Li F, Bi Jun et al (2010) Mapping human vulnerability to chemical accidents in the vicinity of chemical industry parks. J Hazard Mater 179:500–506CrossRefGoogle Scholar
  10. 10.
    Gallopín GC (2006) Linkages between vulnerability, resilience, and adaptive capacity. Glob Environ Change 16(3):293–303CrossRefGoogle Scholar
  11. 11.
    Gallopin GC (2006) Linkages between vulnerability, resilience, and adaptive capacity. Glob Environ Change 16:293–303CrossRefGoogle Scholar
  12. 12.
    Kim Hyun (2009) Geographical analysis on network reliability of public transportation systems: a case study of subway network system in Seoul. J Korean Geogr Soc 44(2):187–205MathSciNetGoogle Scholar
  13. 13.
    Jenelius E, Mattsson Lars-Gran. Developing a methodology for road network vulnerability analysis. 12th–13th Nectar cluster 1 seminar, Molde University College, MoldeGoogle Scholar
  14. 14.
    Hinkel Jochen (2011) “Indicators of vulnerability and adaptive capacity”: towards a clarification of the science–policy interface. Glob Environ Change 21(1):198–208CrossRefGoogle Scholar
  15. 15.
    Luers AL, Lobell DB, Sklar LS et al (2003) A method for quantifying vulnerability, applied to the agricultural system of the Yaqui Valley, Mexico. Glob Environ Change 13(4):255–267CrossRefGoogle Scholar
  16. 16.
    Demichela M (2013) Vulnerability assessment for human targets due to ash fallout from Mt. Etna. Chem Eng 32:445–450Google Scholar
  17. 17.
    Yuan P, Song S et al (2014) Fire prediction based on combinational optimization model of gray neural network. China Saf Sci Technol 03:119–124Google Scholar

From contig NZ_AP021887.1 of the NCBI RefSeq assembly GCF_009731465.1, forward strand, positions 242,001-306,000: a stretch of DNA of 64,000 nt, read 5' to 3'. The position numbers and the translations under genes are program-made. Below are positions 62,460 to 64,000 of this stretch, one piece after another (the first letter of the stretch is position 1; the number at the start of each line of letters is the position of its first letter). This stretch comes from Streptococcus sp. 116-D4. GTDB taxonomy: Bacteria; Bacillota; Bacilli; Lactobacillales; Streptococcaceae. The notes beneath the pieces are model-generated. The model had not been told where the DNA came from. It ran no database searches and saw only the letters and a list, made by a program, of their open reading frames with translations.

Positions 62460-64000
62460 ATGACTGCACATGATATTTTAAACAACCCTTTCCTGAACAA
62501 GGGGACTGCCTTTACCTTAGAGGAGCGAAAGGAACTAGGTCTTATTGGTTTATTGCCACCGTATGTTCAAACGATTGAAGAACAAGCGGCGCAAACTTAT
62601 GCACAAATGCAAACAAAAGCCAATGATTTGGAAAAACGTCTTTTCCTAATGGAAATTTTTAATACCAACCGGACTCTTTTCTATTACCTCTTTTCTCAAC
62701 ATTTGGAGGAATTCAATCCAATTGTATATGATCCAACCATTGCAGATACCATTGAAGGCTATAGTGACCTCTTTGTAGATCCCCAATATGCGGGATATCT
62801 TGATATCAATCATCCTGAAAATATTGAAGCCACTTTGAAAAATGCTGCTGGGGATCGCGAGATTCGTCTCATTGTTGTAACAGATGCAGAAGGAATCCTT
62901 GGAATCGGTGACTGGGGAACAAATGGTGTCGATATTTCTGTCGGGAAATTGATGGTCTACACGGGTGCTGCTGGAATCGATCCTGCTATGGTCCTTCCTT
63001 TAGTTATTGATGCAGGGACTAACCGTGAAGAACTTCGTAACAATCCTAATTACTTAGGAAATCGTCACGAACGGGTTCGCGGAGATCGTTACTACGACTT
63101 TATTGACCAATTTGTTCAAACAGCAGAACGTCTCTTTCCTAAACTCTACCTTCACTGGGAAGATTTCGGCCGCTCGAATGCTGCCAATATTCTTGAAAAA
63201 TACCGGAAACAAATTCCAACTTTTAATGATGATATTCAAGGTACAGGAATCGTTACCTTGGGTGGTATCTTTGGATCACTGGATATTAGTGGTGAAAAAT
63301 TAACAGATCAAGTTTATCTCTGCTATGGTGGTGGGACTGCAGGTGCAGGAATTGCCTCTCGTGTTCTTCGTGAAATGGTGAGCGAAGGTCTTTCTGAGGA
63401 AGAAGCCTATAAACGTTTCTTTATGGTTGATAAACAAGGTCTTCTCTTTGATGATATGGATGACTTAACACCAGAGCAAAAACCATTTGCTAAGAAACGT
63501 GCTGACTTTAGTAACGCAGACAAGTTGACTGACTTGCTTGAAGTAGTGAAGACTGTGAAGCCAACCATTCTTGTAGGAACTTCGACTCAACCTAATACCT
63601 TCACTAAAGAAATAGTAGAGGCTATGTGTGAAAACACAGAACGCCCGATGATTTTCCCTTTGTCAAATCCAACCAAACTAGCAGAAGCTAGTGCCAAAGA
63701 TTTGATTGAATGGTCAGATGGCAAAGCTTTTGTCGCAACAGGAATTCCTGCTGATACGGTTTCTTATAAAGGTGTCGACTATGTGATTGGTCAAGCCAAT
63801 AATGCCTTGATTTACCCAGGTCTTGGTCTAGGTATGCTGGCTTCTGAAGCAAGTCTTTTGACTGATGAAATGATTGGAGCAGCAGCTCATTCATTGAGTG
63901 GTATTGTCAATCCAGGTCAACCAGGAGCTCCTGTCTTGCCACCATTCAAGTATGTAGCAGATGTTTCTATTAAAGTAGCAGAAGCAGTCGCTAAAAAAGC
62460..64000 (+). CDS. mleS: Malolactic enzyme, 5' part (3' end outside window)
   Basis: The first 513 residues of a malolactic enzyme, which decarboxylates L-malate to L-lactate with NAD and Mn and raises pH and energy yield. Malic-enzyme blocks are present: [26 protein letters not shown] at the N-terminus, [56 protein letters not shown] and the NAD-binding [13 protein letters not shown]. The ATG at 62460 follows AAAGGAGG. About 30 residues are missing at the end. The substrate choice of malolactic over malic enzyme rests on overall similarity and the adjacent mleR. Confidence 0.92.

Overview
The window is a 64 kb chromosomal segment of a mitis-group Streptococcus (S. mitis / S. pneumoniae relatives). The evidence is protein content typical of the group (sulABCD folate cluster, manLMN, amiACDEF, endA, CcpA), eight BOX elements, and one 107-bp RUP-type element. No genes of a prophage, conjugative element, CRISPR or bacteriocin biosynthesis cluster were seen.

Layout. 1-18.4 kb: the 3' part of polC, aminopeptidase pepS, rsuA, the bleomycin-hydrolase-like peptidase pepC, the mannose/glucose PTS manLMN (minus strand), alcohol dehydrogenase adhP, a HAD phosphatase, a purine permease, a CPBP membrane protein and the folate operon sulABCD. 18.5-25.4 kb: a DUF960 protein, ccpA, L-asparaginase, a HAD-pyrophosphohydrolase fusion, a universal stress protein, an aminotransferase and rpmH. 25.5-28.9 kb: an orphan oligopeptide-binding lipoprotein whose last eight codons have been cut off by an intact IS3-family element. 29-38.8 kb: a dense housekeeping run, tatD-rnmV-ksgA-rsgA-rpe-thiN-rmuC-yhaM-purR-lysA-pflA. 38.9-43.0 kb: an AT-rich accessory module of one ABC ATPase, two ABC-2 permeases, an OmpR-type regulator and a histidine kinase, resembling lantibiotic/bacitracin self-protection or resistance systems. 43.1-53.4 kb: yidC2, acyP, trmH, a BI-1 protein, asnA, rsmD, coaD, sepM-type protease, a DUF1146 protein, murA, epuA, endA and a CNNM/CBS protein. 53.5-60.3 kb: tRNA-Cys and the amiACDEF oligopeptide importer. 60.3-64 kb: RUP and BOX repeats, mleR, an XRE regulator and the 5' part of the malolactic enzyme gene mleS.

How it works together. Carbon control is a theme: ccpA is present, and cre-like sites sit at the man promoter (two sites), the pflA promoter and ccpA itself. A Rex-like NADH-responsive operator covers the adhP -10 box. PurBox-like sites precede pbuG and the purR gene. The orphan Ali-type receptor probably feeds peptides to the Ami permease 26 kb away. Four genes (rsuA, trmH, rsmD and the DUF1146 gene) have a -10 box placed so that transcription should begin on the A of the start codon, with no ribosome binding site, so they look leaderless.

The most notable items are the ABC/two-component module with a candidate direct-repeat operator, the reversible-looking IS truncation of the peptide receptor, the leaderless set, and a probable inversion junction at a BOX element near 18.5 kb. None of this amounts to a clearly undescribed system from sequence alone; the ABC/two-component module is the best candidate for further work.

18. 18.
    Yuan P, Song S et al (2015) Study on the cusp catastrophe of employees’ unsafe behavior. J Saf Environ 03:165–169Google Scholar
  19. 19.
    Yuan P, Song S et al (2014) Urban vulnerability modeling and simulation under climate change. Urb Dev Res 01:54–60Google Scholar
  20. 20.
    Criado R, Hernández-Bermejo B et al (2007) Efficiency, vulnerability and cost: an overview with applications to subway networks worldwide. Int J Bifurc Chaos 17(7):2289–2301CrossRefGoogle Scholar
  21. 21.
    Criado Regino, Pello Javier et al (2009) A node-based multiscale vulnerability of complex networks. Int J Bifurc Chaos 19(2):703–710MathSciNetCrossRefGoogle Scholar
  22. 22.
    Mitra SK, Saphores J-DM (2016) The value of transportation accessibility in a least developed country city—the case of Rajshahi City, Bangladesh. Transp Res Part A Policy Pract 89:184–200CrossRefGoogle Scholar
  23. 23.
    Smit B, Wandel J (2006) Adaptation, adaptive capacity and vulnerability. Glob Environ Change 16(3):282–292CrossRefGoogle Scholar
  24. 24.
    Song S et al (2016) Study on the influencing factors of electric fire in metro based on vulnerability theory. J Xi’an Univ Sci Technol 05:691–696Google Scholar
  25. 25.
    Thirumalaivasan D, Karmegam M, Venugopal K (2003) AHP-DRASTIC: software for specific aquifer vulnerability assessment using DRASTIC model and GIS. Environ Model Softw 18(7):645–656CrossRefGoogle Scholar

Copyright information

© The Natural Computing Applications Forum 2018

Authors and Affiliations

  1. 1.School of Economics and ManagementBeijing Jiaotong UniversityBeijingChina

Personalised recommendations